Friday, July 20, 2012

How It's Stacked Up

Time to get ready for the show!
I mean craft fair thingy.
Art fair.
So I was thinking maybe some you, the readers, might not know exactly what the hell I'm talking about when I well, talk about loading a kiln.
I mean you gotta sort of know what you're doing, you don't just pile things in and hope for the best.
Well okay, you sort of do but stacking a kiln take some practice.
So this is the kiln:















It's a called a top loader for obvious reasons and it has a capacity of about ten cubic feet.
You don't use all that space for there's some furniture that goes in it.
Top shelf, where I put stuff that wouldn't get damaged by falling dust:
















Those things the pots are sitting on are called kiln shelves.
They are made out of some refractory material, I think in this case mullite, but there are some nicer shelves made out of silica carbide.
The kiln is about 27 inches deep, so there's more under there:


















You take all the stuff out of the top and start pulling shelves.
The shelves sit on those square looking thingys called posts.
There's one more layer under that one.
Those are the refired bowls I did, and none of them came out okay:




















Pinholes in the glaze.
There are a lot of reasons why that happens, and the potter has to sort of investigate by trial and error what's causing them.  They aren't good for sometimes the bubbles have sharp edges, think glass, and food can get stuck in them which is not very sanitary.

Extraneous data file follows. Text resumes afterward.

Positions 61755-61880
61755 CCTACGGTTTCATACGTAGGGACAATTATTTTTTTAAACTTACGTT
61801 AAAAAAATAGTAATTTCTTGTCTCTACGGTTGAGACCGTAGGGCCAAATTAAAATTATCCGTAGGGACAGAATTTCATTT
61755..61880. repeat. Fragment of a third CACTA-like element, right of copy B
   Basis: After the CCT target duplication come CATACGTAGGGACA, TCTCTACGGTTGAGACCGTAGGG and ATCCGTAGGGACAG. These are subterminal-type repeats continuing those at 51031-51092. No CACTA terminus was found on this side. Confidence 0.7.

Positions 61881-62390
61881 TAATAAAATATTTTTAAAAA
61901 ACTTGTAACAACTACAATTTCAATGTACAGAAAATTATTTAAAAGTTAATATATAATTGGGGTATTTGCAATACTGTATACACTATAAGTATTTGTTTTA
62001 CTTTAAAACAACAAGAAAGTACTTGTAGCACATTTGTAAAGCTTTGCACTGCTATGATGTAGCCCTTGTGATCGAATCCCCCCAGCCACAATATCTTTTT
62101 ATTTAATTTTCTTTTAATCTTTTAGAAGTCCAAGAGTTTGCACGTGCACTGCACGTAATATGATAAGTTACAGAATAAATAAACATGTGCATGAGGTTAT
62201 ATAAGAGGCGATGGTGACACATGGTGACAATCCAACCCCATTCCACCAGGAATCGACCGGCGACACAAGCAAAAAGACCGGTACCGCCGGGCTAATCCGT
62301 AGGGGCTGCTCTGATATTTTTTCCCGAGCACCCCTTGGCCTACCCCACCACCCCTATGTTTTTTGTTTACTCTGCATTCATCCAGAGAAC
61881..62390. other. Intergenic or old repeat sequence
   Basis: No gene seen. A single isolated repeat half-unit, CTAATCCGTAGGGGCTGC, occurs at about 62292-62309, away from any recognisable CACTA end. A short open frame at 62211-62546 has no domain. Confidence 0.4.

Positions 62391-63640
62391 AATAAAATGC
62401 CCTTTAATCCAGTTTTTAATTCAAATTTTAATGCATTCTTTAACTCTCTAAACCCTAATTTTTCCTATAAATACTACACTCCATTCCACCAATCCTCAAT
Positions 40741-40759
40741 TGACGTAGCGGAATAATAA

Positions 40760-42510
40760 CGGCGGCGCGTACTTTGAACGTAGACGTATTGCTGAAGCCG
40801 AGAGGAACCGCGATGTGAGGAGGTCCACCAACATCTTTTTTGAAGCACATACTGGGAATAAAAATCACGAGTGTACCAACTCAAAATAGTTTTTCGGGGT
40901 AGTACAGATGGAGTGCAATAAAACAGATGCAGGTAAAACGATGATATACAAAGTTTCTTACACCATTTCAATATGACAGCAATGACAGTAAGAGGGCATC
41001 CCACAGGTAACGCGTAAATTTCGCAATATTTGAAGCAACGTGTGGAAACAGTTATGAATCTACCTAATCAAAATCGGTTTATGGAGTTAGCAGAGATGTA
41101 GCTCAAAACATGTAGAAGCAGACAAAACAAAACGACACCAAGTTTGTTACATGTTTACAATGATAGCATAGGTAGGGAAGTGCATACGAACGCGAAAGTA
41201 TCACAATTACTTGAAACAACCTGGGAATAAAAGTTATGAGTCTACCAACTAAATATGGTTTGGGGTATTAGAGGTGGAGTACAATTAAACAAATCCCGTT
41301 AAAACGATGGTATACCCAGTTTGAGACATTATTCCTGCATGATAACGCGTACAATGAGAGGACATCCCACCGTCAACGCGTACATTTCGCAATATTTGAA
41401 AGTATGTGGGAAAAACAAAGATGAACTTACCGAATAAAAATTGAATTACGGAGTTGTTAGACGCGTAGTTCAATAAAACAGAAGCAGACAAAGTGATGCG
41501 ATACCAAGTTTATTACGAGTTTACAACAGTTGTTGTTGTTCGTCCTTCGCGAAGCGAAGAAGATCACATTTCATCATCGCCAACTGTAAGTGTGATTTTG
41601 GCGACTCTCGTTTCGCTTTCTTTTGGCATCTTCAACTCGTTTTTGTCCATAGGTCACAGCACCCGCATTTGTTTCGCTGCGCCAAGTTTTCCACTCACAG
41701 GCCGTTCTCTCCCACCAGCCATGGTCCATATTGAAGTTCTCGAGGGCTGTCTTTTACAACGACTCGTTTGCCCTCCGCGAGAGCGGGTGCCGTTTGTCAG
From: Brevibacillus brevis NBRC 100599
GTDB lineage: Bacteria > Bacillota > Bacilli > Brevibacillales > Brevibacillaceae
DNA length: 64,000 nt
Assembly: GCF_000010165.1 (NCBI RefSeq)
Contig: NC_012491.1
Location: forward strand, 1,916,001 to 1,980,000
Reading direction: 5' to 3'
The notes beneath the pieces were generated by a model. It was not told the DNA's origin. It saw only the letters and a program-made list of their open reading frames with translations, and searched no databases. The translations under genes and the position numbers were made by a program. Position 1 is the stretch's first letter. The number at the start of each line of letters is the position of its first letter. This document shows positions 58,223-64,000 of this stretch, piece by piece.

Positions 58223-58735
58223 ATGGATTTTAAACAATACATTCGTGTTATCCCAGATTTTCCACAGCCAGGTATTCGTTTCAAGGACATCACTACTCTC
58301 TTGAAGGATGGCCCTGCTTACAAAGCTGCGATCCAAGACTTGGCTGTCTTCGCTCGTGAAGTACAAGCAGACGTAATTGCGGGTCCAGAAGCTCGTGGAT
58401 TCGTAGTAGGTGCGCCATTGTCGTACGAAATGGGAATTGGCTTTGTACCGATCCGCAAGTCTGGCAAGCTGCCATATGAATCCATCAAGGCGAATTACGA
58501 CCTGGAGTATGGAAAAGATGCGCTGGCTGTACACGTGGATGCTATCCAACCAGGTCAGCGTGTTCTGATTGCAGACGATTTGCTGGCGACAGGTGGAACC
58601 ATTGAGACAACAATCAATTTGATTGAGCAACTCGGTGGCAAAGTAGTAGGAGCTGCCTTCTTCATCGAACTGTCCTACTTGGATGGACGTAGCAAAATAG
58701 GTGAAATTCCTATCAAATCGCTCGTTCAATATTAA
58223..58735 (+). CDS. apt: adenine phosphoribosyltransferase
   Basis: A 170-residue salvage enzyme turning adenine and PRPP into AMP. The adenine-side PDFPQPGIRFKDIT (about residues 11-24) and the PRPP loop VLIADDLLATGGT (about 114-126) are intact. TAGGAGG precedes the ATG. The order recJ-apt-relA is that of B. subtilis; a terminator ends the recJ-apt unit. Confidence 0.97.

All of this low fire stuff is glazed all over, even the bottoms, so I have to set them on stilts, which are three footed wire thingys, so that the bottoms don't actually touch the shelf.
One bowl actually got tipped over and stuck to the shelf on top:



















Add that one to the reject pile!
Which grows and grows.
The reject pile I mean.
I expect about a ten to twenty percent loss for each firing which is not that bad.  I used to toss out about a third just because they didn't pass my Intensive Inspection Process(IIP).
My Wonderbread bowls came out okay:



















Now it's time to pack it all up as I leave on morn to hit the Haleiwa Arts Festival.
Two days of shmarming with potential victi-uh I mean patrons and hawking my stuff.
Well, nobody said the bicycle bling was free.
If you know what I mean.

4 comments:

rlove2bike said...

You do great work. I think they are awesome!!

Thanks for the post!!

limom said...

Thanks!

Chandra said...

I liked your coffee mugs. But, I can't find 'em in Etsy.
Are you sold out?

The bowls look great. I like the polka dotted ones.

Have fun at the fair!

Peace :)

limom said...

Chandra, right now I am all sold out of them mugs.
I plan to make more, probably around xmas time.
Actually I have a couple of them sitting around here, I just have to find them and glaze them.
If you really need one now, email me.